(c) Right applied to defendant’s law.

(1) The inherent right of self-defense is central to the Second Amendment right. Yet defendant’s handgun ban amounts to a prohibition of the class of arms that is overwhelmingly chosen by American society for that lawful purpose. Moreover, the prohibition extends to the home, where the need for defense of self, family, and property is most acute. Under any of the standards of scrutiny that have been applied to constitutional rights, banning from the home the most preferred firearm in the nation to keep and use for protecting one's home and family fails constitutional muster. (128 S.Ct. 2817, 171 L.Ed.2d 679.) Defendant’s requirement that handguns in the home be rendered inoperable at all times, thus making it impossible for citizens to use them for the core lawful purpose of self-defense, is also unconstitutional. In response to defendant’s contention that it is permissible to ban the possession of handguns so long as the possession of other firearms, i.e., long guns, is allowed, it is enough to note that the American people, for many reasons, have long considered the handgun to be the quintessential self-defense weapon: A handgun is easier to store in a location that is readily accessible in an emergency; it cannot easily be redirected or wrestled away by an attacker; it is easier to use for those without the upper-body strength to lift and aim a long gun; it can be pointed at a burglar with one hand while the other hand dials the police. (128 S.Ct. 2818, 171 L.Ed.2d 680.)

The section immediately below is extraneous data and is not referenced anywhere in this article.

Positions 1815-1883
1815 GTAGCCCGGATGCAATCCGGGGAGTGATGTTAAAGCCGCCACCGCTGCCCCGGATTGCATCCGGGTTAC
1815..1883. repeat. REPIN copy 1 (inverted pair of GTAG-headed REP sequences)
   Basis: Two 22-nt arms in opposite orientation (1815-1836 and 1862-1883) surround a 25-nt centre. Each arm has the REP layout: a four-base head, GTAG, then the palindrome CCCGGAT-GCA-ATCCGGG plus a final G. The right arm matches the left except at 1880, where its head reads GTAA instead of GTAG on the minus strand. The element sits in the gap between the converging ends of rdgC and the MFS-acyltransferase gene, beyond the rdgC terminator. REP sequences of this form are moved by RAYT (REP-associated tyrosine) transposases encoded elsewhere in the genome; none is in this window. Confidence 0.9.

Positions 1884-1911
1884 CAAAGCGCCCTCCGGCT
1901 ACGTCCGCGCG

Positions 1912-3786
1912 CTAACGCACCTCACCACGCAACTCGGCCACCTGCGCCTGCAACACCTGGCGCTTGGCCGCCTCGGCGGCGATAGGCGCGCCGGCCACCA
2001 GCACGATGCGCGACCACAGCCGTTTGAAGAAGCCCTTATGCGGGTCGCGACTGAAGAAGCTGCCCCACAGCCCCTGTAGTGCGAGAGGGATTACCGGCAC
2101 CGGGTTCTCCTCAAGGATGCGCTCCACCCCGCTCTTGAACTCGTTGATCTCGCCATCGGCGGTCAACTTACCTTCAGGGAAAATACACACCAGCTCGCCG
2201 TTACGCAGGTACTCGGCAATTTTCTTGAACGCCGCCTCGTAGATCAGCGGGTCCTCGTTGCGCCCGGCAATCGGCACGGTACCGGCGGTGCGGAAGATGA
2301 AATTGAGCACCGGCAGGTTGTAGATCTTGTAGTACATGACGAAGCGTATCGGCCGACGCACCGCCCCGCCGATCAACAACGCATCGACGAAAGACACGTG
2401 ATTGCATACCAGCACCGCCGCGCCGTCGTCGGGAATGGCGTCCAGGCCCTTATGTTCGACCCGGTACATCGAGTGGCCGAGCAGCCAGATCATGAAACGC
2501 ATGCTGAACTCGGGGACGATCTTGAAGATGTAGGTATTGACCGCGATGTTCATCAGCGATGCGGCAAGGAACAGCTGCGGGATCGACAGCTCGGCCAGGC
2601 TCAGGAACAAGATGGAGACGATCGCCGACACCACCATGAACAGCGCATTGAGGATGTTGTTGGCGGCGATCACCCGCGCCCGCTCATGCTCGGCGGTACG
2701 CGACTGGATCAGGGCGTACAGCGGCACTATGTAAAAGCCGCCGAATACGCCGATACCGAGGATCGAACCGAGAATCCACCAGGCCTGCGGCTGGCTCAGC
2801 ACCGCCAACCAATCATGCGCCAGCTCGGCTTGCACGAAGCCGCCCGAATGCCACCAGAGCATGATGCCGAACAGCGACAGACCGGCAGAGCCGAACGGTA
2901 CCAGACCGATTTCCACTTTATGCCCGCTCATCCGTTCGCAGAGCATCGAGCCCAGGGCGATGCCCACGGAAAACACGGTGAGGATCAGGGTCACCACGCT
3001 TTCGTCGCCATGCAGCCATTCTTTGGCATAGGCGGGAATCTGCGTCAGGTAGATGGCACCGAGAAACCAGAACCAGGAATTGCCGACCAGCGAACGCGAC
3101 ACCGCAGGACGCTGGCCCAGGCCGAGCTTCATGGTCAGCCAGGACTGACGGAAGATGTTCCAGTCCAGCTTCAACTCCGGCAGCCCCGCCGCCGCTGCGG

(2) The second dissent argues that, even assuming that the Second Amendment is a personal guarantee of the right to bear arms, defendant’s law is valid, because it imposes a burden upon gun owners that is proportionately no greater than restrictions in existence at the time the Second Amendment was adopted. However, the founding-era statutes cited to support this claim were fire and safety regulations not nearly as burdensome as one preventing citizens from using handguns in self-defense. (128 S.Ct. 2819, 171 L.Ed.2d 681.) Moreover, all of the earlier laws punished the violation with a small fine and forfeiture of the weapon, while defendant’s law, by contrast, threatens citizens with a year in prison for a first offense. (128 S.Ct. 2821, 171 L.Ed.2d 682.)

(3) The second dissent proposes a judge-empowering interest-balancing inquiry that asks whether defendant’s statute burdens a protected interest to an extent that is out of proportion to the statute's salutary effects. This is an improper approach. There is no other enumerated constitutional right whose core protection has been subjected to a freestanding interest-balancing approach. The very enumeration of a right takes out of the hands of government the power to decide on a case-by-case basis whether the right is really worth insisting upon. “A constitutional guarantee subject to future judges' assessments of its usefulness is no constitutional guarantee at all.” (128 S.Ct. 2821, 171 L.Ed.2d 683.) Assuming that plaintiff is not disqualified from the exercise of Second Amendment rights, defendant must permit him to register his handgun and must issue him a license to carry it in the home. (128 S.Ct. 2822, 171 L.Ed.2d 684.)